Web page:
The feature was uncovered by 9to5Google, and shows the ability to share files and links with nearby contacts and devices.
With Fast Share, it looks as though you'll be able to use to detect your friends and family's devices in the vicinity, and then send them the files directly. No internet connection required.
In operation, it appears to be a sort-of cross between the existing send and receive function with the Files app by Google, and the Nearby Bluetooth functionality baked into Android.
The former of those is primarily an app for managing files and storage on an Android phone.
While having that as its main purpose, it also has the option to quickly send and receive files via Bluetooth or Wi-Fi directly between devices nearby. The other user does need to have the app installed as well in order to do this.
With Fast Share, one would presume that - since it's baked into Android - you'll no longer need to download another app.
The Nearby Bluetooth feature has been around for a couple of years now, and has been the easiest way to set up Bluetooth headphones or Google Cast devices.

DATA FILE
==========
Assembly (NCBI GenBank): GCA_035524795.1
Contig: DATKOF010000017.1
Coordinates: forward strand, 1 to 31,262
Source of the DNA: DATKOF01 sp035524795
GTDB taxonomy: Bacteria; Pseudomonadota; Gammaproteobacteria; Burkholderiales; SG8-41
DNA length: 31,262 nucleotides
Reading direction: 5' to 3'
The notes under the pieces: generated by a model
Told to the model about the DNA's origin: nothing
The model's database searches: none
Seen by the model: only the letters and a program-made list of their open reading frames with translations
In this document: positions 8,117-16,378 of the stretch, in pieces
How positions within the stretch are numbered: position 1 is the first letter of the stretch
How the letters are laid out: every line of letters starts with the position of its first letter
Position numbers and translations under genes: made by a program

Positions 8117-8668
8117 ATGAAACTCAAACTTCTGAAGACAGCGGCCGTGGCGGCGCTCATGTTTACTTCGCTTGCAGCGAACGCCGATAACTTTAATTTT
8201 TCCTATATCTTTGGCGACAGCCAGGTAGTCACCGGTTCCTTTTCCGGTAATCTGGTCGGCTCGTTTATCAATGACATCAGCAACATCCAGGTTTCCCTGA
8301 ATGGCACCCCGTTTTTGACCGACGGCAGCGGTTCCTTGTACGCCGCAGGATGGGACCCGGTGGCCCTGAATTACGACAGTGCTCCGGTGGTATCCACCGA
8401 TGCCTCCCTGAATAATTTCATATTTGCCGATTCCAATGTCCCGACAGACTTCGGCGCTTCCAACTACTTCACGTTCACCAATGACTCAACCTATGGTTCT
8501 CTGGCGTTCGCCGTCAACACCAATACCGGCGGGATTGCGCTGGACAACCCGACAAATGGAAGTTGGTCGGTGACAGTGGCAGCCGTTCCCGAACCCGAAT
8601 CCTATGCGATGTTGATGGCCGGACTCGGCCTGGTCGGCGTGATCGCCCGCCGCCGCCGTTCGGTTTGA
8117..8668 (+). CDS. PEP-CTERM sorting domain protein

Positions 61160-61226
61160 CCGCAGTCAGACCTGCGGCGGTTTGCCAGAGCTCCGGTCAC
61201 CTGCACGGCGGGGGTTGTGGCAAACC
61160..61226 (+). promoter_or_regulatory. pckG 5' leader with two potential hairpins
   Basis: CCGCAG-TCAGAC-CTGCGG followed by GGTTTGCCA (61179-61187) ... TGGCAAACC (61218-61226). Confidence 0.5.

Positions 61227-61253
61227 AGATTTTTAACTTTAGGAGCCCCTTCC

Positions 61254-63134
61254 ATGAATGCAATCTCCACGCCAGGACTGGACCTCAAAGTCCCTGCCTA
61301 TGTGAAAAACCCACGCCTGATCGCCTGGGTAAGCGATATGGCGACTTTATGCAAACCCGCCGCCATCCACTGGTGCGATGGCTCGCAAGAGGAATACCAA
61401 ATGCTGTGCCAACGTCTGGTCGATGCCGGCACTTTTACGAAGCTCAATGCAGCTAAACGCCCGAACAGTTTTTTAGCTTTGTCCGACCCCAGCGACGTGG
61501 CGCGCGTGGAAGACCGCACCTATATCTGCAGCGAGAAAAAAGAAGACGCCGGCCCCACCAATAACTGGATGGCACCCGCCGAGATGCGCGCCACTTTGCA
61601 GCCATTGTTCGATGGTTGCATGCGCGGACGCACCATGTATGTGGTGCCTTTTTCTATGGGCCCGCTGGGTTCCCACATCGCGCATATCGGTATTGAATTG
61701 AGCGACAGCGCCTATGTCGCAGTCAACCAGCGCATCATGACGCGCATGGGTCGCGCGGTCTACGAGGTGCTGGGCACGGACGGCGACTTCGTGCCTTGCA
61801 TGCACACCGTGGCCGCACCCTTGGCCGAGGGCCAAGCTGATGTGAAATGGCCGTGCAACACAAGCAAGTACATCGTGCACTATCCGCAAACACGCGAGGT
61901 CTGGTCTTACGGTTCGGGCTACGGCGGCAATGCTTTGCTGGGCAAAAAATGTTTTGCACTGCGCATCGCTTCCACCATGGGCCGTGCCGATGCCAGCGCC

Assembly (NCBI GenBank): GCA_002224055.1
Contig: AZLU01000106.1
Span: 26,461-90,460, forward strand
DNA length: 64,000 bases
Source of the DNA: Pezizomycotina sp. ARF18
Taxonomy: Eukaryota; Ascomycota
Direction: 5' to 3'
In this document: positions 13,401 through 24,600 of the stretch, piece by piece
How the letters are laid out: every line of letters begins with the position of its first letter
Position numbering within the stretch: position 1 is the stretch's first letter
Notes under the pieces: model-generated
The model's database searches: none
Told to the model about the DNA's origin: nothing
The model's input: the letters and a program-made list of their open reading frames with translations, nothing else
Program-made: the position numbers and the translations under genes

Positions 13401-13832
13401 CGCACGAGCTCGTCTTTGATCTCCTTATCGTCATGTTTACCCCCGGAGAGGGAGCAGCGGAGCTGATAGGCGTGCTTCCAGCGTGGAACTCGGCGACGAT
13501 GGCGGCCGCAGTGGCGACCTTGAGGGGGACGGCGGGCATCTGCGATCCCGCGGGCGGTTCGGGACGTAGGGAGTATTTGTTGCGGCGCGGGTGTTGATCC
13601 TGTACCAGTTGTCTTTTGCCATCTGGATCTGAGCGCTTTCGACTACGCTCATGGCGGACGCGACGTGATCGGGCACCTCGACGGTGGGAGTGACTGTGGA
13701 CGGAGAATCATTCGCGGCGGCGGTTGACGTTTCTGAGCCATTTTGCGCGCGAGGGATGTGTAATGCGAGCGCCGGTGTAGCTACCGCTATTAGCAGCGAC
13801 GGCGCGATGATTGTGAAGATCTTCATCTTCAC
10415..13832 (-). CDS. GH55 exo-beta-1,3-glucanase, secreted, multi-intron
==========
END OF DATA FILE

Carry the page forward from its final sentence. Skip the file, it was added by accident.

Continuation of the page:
Automatically, a pop-up appears on the phone's drop-down shade, showing that it has detected a pair of Bluetooth earphones ready to connect to. It was first shown off with the Pixel Buds.
By combining these two features, Google is creating an Android version of Apple's AirDrop, which lets you send files and information between nearby devices. It works across iPhones, iPads and Mac.
Like AirDrop you'll also be able to select who can discover you, by adding friends and family to a preferred list.
So far, it's not a default enable feature in Android Q, but it appears as though Google is at least testing it, perhaps ready for when Android Q is officially released later this year, or when the next generation of Pixels arrives.